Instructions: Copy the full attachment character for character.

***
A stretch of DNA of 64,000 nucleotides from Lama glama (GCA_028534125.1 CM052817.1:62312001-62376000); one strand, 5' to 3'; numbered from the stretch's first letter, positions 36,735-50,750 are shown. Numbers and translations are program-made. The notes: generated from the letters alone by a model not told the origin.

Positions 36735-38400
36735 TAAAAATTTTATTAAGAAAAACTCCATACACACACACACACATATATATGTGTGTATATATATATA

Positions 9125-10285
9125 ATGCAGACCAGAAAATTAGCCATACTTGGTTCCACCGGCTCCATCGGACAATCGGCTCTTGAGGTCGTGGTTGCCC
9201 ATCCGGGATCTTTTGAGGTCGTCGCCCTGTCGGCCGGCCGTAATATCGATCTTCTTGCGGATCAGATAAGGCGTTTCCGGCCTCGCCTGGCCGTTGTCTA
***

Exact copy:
A stretch of DNA of 64,000 nucleotides from Lama glama (GCA_028534125.1 CM052817.1:62312001-62376000); one strand, 5' to 3'; numbered from the stretch's first letter, positions 36,735-50,750 are shown. Numbers and translations are program-made. The notes: generated from the letters alone by a model not told the origin.

Positions 36735-38400
36735 TAAAAATTTTATTAAGAAAAACTCCATACACACACACACACATATATATGTGTGTATATATATATA

Positions 9125-10285
9125 ATGCAGACCAGAAAATTAGCCATACTTGGTTCCACCGGCTCCATCGGACAATCGGCTCTTGAGGTCGTGGTTGCCC
9201 ATCCGGGATCTTTTGAGGTCGTCGCCCTGTCGGCCGGCCGTAATATCGATCTTCTTGCGGATCAGATAAGGCGTTTCCGGCCTCGCCTGGCCGTTGTCTA